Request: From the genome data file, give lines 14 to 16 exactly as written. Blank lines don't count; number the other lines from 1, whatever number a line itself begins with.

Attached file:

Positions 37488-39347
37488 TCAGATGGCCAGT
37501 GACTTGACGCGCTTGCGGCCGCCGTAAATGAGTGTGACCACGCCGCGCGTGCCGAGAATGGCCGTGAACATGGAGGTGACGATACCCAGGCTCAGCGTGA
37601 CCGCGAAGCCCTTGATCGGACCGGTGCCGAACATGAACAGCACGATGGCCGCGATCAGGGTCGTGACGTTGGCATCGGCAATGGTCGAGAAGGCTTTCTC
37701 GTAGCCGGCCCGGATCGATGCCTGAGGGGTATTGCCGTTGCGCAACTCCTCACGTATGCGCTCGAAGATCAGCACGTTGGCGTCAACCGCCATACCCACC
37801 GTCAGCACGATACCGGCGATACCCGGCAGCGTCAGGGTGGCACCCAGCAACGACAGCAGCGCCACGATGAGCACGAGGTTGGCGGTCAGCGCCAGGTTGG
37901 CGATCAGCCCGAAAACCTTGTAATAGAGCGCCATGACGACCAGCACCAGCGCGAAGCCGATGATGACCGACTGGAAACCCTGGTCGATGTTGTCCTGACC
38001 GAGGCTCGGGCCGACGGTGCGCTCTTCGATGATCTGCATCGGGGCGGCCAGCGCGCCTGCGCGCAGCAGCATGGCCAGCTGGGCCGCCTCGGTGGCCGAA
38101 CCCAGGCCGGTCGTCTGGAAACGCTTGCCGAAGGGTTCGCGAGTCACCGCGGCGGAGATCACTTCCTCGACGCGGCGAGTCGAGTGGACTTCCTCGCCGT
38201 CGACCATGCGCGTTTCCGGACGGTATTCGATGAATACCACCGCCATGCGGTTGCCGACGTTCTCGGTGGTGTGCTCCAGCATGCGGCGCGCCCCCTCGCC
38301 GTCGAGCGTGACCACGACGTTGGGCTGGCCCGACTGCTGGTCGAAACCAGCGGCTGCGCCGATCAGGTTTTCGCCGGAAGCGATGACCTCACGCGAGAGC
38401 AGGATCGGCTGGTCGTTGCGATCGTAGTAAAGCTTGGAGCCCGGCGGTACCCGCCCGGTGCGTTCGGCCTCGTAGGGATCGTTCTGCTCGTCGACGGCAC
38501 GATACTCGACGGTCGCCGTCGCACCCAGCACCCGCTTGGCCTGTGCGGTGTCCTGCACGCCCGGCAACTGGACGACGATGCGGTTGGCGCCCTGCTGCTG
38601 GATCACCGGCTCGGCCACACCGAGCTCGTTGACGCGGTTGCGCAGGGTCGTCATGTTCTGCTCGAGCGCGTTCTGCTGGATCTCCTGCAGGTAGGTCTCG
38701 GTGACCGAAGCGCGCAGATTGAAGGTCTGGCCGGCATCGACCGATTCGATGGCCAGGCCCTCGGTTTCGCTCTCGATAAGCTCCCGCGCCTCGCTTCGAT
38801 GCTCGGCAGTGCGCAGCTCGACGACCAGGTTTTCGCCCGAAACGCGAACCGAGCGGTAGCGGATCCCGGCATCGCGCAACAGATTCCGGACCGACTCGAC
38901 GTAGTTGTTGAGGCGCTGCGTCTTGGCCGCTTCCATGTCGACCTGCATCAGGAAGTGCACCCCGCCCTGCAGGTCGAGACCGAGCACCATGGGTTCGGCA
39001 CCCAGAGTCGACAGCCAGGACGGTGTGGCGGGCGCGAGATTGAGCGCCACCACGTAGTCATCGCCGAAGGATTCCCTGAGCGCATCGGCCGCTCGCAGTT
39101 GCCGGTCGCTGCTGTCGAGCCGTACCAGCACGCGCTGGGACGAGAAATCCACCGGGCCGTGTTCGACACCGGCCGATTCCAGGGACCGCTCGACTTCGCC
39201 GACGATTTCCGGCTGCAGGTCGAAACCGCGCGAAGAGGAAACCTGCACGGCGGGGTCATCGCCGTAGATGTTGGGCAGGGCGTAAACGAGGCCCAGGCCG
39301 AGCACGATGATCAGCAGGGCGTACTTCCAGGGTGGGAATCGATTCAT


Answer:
38601 GATCACCGGCTCGGCCACACCGAGCTCGTTGACGCGGTTGCGCAGGGTCGTCATGTTCTGCTCGAGCGCGTTCTGCTGGATCTCCTGCAGGTAGGTCTCG
38701 GTGACCGAAGCGCGCAGATTGAAGGTCTGGCCGGCATCGACCGATTCGATGGCCAGGCCCTCGGTTTCGCTCTCGATAAGCTCCCGCGCCTCGCTTCGAT
38801 GCTCGGCAGTGCGCAGCTCGACGACCAGGTTTTCGCCCGAAACGCGAACCGAGCGGTAGCGGATCCCGGCATCGCGCAACAGATTCCGGACCGACTCGAC